Low Temperature Physics: 32, 406 (2006); https://doi.org/10.1063/1.2199443 (18 pages)
Физика Низких Температур: Том 32, Выпуск 4-5 (Апрель 2006), c. 538-560    ( к оглавлению , назад )

Applying BCS-BEC crossover theory to high-temperature superconductors and ultracold atomic Fermi gases

Qijin Chen1, Jelena Stajic2, and K. Levin1

1James Franck Institute and Department of Physics, University of Chicago Chicago, Illinois, 60637 USA
E-mail: qchen@jfi.uchicaqo.edu

2Los Alamos National Laboratory, Los Alamos, New Mexico, 87545 USA

Received September 13, 2005

Аннотация

This review is written at the time of the twentieth anniversary of the discovery of high-temperature superconductors, which, nearly coincides with the important discovery of the superfluid phases of ultracold trapped fermionic atoms. We show how these two subjects have much in common. Both have been addressed from the perspective of the BCS–Bose–Einstein condensation (BEC) crossover scenario, which is designed to treat short coherence length superfluids with transition temperatures which are «high», with respect to the Fermi energy. A generalized mean field treatment of BCS–BEC crossover at general temperatures T, based on the BCS–Leggett ground state, has met with remarkable success in the fermionic atomic systems. Here we summarize this success in the context of four different cold atom experiments, all of which provide indications, direct or indirect, for the existence of a pseudogap. This scenario also provides a physical picture of the pseudogap phase in the underdoped cuprates which is a central focus of high Tc research. We summarize successful applications of BCS–BEC crossover to key experiments in high Tc systems including the phase diagram, specific heat, and vortex core STM data, along with the Nernst effect, and exciting recent data on the superfluid density in very underdoped samples.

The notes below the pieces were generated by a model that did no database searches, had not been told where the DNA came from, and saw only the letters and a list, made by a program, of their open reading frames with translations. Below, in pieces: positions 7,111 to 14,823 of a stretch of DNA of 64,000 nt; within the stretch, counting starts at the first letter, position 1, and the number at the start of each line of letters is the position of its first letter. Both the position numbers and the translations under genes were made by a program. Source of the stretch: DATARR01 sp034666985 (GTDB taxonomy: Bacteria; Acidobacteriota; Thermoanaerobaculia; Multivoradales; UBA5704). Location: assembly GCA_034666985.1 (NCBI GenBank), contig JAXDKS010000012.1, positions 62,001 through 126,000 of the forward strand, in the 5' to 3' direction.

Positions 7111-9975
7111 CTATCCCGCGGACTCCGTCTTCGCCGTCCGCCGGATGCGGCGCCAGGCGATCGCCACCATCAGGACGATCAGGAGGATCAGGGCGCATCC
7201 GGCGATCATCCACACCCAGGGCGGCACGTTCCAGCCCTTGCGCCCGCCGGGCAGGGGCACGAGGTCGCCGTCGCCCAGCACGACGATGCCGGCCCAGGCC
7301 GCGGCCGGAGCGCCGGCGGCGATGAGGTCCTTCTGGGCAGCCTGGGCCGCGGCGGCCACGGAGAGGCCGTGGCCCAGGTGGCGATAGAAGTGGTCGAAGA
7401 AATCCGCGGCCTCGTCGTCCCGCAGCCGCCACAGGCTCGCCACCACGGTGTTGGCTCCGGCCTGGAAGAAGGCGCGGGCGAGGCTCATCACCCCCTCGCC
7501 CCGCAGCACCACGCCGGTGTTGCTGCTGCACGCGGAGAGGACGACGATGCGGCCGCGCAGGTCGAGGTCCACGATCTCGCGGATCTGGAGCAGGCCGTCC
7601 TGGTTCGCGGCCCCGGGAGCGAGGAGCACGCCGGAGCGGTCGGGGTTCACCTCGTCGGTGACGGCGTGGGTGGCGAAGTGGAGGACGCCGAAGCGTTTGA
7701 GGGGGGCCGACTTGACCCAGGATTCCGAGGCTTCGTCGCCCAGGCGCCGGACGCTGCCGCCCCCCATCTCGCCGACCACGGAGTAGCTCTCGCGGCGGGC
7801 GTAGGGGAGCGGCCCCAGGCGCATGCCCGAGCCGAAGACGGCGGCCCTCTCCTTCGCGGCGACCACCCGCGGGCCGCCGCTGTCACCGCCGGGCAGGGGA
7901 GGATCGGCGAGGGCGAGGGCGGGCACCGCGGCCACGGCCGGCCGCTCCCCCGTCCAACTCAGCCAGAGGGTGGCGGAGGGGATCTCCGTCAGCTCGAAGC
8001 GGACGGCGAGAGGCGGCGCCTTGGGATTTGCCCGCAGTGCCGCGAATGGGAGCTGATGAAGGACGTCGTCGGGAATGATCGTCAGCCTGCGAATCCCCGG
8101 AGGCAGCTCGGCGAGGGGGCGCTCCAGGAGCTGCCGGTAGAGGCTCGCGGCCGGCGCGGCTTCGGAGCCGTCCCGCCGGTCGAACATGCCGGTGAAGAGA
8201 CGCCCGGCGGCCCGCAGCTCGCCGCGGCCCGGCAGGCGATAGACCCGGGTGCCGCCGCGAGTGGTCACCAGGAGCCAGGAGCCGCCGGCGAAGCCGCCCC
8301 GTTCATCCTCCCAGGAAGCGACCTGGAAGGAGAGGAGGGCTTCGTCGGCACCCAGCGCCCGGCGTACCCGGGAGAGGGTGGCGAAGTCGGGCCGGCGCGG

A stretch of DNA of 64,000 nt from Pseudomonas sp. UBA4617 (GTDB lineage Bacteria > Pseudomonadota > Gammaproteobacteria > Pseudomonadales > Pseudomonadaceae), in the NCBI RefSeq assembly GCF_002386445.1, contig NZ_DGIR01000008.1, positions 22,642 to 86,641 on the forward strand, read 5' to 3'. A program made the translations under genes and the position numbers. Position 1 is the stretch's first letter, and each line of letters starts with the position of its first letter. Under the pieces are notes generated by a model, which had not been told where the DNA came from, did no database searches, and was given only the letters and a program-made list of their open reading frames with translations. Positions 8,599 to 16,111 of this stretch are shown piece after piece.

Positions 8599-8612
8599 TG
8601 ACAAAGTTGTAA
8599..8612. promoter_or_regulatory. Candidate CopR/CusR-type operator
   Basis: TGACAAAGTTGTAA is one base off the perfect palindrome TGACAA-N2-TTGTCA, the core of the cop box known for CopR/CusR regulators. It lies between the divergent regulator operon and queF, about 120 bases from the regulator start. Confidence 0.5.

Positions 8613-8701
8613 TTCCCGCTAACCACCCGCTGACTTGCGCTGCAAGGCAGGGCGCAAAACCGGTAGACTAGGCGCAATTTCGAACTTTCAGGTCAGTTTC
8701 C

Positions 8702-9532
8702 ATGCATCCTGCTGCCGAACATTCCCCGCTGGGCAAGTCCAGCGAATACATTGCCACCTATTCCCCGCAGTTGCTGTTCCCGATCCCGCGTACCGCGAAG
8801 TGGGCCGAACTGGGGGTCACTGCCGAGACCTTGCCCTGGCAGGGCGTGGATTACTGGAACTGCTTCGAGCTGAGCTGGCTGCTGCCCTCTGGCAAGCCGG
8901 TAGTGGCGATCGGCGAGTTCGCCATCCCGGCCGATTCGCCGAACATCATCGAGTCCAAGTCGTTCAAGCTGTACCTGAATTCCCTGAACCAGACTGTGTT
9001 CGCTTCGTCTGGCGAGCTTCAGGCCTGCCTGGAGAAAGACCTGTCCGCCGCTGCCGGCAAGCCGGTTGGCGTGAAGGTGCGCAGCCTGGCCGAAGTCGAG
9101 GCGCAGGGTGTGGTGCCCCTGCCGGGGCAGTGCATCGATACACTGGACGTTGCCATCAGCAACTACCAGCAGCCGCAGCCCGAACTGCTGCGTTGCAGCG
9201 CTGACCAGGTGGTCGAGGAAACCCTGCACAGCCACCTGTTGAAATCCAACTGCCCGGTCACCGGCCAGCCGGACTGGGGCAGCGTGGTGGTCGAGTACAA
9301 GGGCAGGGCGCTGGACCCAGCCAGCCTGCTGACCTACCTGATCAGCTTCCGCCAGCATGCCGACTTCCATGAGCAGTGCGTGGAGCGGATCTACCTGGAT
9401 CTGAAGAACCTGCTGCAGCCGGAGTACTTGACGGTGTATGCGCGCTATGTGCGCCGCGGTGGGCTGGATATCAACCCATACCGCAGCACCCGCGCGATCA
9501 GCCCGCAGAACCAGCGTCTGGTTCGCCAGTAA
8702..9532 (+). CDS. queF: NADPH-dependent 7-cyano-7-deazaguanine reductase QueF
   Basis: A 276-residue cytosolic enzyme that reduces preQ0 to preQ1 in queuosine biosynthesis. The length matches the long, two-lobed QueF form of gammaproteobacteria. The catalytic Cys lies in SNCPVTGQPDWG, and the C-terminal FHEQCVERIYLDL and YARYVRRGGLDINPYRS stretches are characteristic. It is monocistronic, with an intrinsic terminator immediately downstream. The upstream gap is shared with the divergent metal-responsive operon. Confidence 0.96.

PACS:
74.20.Fg - BCS theory and its development
71.10.Ca - Electron gas, Fermi gas

Ключевые слова: high-temperature Tc superconductivity, Bose–Einstein condensation, fermionic atomic systems.